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 The 2017 "Pick One, Build One" Challenge Thread
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Author Previous Topic: São Martins de Rio Valbergue Topic Next Topic: 2017 Pick One - Build One Challenge Final Photos
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Pennman
Fireman

Premium Member


Posted - 01/10/2017 :  11:01:06 PM  Show Profile  Reply with Quote
Engineerkyle and Bob Harris - It appears that you both build like Louis - with everything laid out neat and orderly! Did you both go to school with Louis? Looking good.
Rich



Country: USA | Posts: 2475 Go to Top of Page

engineerkyle
Crew Chief



Posted - 01/11/2017 :  01:14:29 AM  Show Profile  Visit engineerkyle's Homepage  Reply with Quote

Rich... ME? Neat and orderly? Think you've got the wrong guy.

But... I'm honored to be group with these two masters.



Country: USA | Posts: 960 Go to Top of Page

engineerkyle
Crew Chief



Posted - 01/11/2017 :  07:50:28 AM  Show Profile  Visit engineerkyle's Homepage  Reply with Quote










ek



Country: USA | Posts: 960 Go to Top of Page

engineerkyle
Crew Chief



Posted - 01/11/2017 :  08:14:49 AM  Show Profile  Visit engineerkyle's Homepage  Reply with Quote

Morning Gentlemen,

I gave myself an extra challenge on this part of the project. Because I liked the way the maintenance platform juts out to meet the parked train, I thought it would look cool to have some retractable metal ramps that could be slid out to meet boxcars.




Slick idea, but it didn't look right. The tracks looked way too high, interfering with the loading and unloading. I looked at mounting the ramps under the wood, but all but a glimpse of the metal platform was hidden. Next I thought to cut a hole in the wood so the metal panels would be flush, but when they were slid out in the loading position, there was a dangerous hole in the dock.

I gave up on the idea of the ramps being retractable, as it didn't seem very plausible in the first place, and decided to mount them flush by cutting some holes in the dock.




This took time, a new razor blade and several light passes. It was a gentle operation, because there was no support under the structure and I was risking damaging it.



By the way, I made the surface of the metal ramps with this unusual metallic textured paper I found Jo Ann Fabrics. I glued it onto sheet styrene and burnished it with graphite before weathering.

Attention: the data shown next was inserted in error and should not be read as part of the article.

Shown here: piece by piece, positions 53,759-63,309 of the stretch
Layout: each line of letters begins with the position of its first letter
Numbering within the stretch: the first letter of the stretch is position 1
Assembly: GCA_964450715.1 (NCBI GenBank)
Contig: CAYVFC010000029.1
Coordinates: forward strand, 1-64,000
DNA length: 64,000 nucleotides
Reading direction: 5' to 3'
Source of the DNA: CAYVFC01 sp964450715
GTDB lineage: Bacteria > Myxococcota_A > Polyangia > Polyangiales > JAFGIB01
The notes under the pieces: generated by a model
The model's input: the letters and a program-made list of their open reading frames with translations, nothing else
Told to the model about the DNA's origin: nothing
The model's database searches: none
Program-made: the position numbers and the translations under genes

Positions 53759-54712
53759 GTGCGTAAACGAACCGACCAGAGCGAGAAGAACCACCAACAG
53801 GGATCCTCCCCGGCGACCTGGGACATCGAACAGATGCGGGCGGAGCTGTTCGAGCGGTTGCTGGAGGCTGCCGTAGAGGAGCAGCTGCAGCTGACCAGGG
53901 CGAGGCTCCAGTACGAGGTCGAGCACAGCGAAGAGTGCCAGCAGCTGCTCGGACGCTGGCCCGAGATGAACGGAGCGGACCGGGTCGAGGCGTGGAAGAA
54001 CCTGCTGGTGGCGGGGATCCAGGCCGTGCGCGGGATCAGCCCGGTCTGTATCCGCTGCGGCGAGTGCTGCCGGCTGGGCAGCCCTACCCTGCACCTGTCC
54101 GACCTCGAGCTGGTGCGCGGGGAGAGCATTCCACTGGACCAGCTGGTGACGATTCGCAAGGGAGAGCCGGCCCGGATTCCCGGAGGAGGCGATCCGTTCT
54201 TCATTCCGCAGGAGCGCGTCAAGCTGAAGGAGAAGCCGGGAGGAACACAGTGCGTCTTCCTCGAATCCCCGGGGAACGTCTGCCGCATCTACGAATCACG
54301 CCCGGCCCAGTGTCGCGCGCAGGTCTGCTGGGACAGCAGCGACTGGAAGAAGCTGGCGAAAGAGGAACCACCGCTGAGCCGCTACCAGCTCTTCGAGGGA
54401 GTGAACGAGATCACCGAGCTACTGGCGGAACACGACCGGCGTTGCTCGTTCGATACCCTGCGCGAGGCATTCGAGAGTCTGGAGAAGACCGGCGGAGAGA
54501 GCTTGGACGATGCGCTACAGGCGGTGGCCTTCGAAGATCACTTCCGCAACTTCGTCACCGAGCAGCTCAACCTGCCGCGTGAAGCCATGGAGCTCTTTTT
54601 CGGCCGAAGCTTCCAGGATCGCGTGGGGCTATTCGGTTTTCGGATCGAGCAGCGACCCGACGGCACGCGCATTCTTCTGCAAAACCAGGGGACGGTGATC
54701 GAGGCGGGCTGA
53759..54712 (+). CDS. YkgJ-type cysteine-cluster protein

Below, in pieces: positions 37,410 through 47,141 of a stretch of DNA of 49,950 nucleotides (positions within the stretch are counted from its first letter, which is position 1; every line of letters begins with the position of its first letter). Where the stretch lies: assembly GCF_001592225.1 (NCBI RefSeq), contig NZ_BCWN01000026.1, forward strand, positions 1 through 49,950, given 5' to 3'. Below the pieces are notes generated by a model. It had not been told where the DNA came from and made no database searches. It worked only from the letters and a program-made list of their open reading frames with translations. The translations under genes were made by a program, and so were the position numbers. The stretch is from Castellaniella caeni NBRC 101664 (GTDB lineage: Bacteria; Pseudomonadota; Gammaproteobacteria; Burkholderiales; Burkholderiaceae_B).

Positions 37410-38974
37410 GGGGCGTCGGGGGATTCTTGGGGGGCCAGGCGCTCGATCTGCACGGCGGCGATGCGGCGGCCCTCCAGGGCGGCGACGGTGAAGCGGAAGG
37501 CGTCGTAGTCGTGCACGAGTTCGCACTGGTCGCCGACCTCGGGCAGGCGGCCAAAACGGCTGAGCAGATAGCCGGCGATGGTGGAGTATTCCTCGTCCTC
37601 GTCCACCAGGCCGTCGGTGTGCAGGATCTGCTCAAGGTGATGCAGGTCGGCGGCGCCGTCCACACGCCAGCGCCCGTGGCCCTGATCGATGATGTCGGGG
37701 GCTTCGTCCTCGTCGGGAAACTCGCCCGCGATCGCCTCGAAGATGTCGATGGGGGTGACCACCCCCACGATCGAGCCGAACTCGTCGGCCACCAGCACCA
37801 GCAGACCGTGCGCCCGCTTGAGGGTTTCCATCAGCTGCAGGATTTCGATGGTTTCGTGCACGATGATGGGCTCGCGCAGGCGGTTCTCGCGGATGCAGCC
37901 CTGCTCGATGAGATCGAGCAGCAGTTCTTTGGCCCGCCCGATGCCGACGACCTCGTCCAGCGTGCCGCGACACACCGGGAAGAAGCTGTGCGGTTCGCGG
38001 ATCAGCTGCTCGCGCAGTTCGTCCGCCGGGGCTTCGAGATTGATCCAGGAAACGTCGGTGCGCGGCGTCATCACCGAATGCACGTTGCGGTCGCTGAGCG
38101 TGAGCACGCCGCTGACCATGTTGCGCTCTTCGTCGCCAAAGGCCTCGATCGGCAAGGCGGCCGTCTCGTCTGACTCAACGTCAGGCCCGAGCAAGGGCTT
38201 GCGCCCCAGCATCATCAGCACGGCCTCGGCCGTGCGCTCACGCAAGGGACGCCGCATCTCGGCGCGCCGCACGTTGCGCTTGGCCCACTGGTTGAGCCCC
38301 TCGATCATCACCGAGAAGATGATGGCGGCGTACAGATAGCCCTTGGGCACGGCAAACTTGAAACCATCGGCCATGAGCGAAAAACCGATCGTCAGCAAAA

Here you can also see the effects of an overall black and a little rusty wash. I will finish this piece by highlighted it with some chalk and a spritz of Dullkote.



EngineerKyle






Country: USA | Posts: 960 Go to Top of Page

desertdrover
Engineer

Premium Member


Posted - 01/11/2017 :  12:25:12 PM  Show Profile  Reply with Quote
I constructed a wooden Beam Pilot using a scale beam, and 4” x 12” boards attached below, with a foot board on each side of the coupler head for the yard workers. Slower speed locomotives and equipment often had a pilot with steps on it to allow yard workers to ride on the locomotive, these were called footboard pilots. Footboard pilots were outlawed for safety reasons in the 1960s and were removed. Modern locomotives now often have front and rear platforms with safety rails where workers can ride. Where mine is the late 40’s and early 50’s Era, and a backwoods Railcar Critter, it is acceptable for my equipment to have this setup.
The picture below with the red line behind the Pilot and Footboard, denotes where I will be constructing a metal brace out of styrene for both Wooden Pilots.





Louis
Pacific Northwest Logging in the East Coast

Country: USA | Posts: 16721 Go to Top of Page

Mr Skratch
New Hire



Posted - 01/11/2017 :  1:50:16 PM  Show Profile  Visit Mr Skratch's Homepage  Reply with Quote
Rich & Mike - thanks for the window feedback!

Rich - I don't know who Louis is.....maybe I should find his builds to gather more info

I messed with the roll roofing....did a quick mock up and worked great, however not impressed with the final output - good thing it is a temporary roof card. I think I will try some tissue paper next and see how that texture looks.

I am steadily roofing today - 40 mins of work has yielded 1 half complete. That is from nothing to "nailed" in place.